Assessing Impact and Value for Money at the Economics of Resilience to Drought Learning Event

James Odour, NDMA CEO, giving his opening remarks during the Economics of Resilience to Drought learning event. Photo credit: Africa Lead

Nairobi, Kenya (14 March 2018)

Africa Lead facilitated the Economics of Resilience to Drought Learning Event on March 14, 2018 at the Trademark Hotel in Nairobi. Ninety-three participants from donor agencies, implementing partners, PREG members, representatives from the National Drought Management Authority (NDMA), and United States Agency for International Development (USAID) staff from the Kenya and East Africa Mission attended the half-day learning event. James Oduor, NDMA CEO and Patrick Wilson, USAID/Kenya and East Africa Deputy Mission Director, opened the event. Courtenay Cabot Venton, the principal researcher of the Economics of Resilience to Drought study, was the lead facilitator for the learning event.

The main objective of the event was to create awareness and disseminate widely the findings of the Economics of Resilience to Drought study commissioned in Kenya, Ethiopia, and Somalia by the USAID Center for Resilience in collaboration with NDMA. The learning event set out to create a platform for stakeholders such as government, donors, international non-governmental organizations, implementing partners, the United Nations, and Intergovernmental Authority on Development (IGAD) to develop key steps on the best way forward in terms of use of the information in improving resilience programming and showing value for money.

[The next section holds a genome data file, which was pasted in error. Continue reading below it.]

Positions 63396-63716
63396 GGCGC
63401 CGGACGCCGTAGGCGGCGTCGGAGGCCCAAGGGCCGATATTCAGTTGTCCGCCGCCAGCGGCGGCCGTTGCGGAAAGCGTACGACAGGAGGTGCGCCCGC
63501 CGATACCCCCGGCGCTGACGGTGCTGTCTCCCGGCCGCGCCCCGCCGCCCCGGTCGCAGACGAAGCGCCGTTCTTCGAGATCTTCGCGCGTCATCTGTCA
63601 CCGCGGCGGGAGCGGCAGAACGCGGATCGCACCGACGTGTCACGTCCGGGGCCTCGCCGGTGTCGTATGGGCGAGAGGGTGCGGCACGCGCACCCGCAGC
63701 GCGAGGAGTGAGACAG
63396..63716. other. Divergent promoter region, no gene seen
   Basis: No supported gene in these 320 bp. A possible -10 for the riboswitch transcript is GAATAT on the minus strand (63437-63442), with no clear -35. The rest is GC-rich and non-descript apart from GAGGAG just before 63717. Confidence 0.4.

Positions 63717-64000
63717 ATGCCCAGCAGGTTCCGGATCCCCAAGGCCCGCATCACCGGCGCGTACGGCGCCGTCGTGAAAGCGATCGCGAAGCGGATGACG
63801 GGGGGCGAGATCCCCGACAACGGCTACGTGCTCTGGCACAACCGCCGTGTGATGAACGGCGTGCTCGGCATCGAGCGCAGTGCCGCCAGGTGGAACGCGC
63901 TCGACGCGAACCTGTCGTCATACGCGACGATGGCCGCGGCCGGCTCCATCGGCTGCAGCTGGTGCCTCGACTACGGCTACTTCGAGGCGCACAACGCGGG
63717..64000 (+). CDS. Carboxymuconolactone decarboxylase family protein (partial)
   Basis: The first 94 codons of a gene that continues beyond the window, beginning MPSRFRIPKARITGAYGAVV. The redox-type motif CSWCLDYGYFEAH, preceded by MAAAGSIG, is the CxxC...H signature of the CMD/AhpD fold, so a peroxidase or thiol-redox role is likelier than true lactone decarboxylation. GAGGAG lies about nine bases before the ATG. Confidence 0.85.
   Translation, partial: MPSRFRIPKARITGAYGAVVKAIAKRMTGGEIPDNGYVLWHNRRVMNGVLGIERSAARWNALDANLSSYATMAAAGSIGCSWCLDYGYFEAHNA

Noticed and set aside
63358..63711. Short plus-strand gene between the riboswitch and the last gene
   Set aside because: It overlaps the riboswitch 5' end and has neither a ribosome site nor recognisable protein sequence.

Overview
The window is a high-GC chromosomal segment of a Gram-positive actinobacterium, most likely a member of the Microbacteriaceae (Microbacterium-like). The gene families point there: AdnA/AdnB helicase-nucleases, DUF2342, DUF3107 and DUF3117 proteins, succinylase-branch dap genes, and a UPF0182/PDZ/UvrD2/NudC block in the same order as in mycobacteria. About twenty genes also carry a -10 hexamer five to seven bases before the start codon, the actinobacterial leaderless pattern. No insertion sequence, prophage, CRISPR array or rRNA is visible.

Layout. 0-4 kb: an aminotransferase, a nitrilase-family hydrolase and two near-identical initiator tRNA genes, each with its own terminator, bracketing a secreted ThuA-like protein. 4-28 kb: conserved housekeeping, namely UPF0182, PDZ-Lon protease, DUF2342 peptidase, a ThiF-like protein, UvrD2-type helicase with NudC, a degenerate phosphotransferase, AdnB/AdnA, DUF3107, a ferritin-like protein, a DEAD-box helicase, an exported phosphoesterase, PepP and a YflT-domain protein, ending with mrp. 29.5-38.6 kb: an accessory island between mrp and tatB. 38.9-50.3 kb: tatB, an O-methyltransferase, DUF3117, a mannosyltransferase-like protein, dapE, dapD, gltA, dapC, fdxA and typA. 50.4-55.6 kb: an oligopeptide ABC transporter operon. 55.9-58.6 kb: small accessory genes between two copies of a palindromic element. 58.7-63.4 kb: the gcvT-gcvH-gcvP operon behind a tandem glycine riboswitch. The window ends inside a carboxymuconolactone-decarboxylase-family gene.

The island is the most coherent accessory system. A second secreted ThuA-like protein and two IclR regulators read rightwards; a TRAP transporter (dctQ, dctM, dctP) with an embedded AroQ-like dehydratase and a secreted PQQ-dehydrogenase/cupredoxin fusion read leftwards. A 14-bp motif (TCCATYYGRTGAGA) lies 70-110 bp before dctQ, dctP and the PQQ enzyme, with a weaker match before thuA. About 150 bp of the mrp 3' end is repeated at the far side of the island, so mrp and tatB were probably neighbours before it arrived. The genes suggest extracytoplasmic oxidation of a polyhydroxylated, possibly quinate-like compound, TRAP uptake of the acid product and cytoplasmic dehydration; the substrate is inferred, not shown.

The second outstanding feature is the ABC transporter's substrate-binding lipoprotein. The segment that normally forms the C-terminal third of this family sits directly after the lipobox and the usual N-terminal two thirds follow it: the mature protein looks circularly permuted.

Courtenay Cabot Venton, the Lead facilitator presenting the findings of the study report to participants during the Economics of Resilience to Drought Learning Event. Photo credit: Africa Lead

Patrick Wilson, USAID/Kenya and East Africa Deputy Mission Director emphasized in his opening remarks that, “building partnerships among all the key stakeholders in resilience for joint programming is important to support economic growth and reduce poverty in the region.”

Presentations and discussions focused on the impact and economic value of early humanitarian responses, safety nets, and investments in resilience on humanitarian assistance visa via late humanitarian responses. Partners widely agreed that early humanitarian responses to drought and other disasters are more cost effective, saves lives, and reduces losses as opposed to responding after households are engaging in negative coping strategies and prices are destabilized.

Additionally, the learning workshop involved five group discussions by which partners discussed the highlights of the study, gaps that needed to be addressed in the study, practical steps for translating the study findings into programming, and the implications of the findings to donors and policy makers.

By the end of the event, partners identified key next steps and recommendations to improve future resilience programming and humanitarian assistance: governments at the national and sub-national levels need to take lead in resilience building initiatives, invest more in early warning and early response systems to facilitate timely actions to mitigate adverse effects and losses, adequately budget for resilience building, design more adaptive programming, collect evidence based data to guide resilience planning and programming, and develop a policy framework for coordinating humanitarian assistance.

Tyler Beckleman, Deputy Mission Director for the Somalia Mission Field Office, closed the event by encouraging the participants to take resilience programming forward and conduct follow-up studies and learning events to inform future programming and planning.

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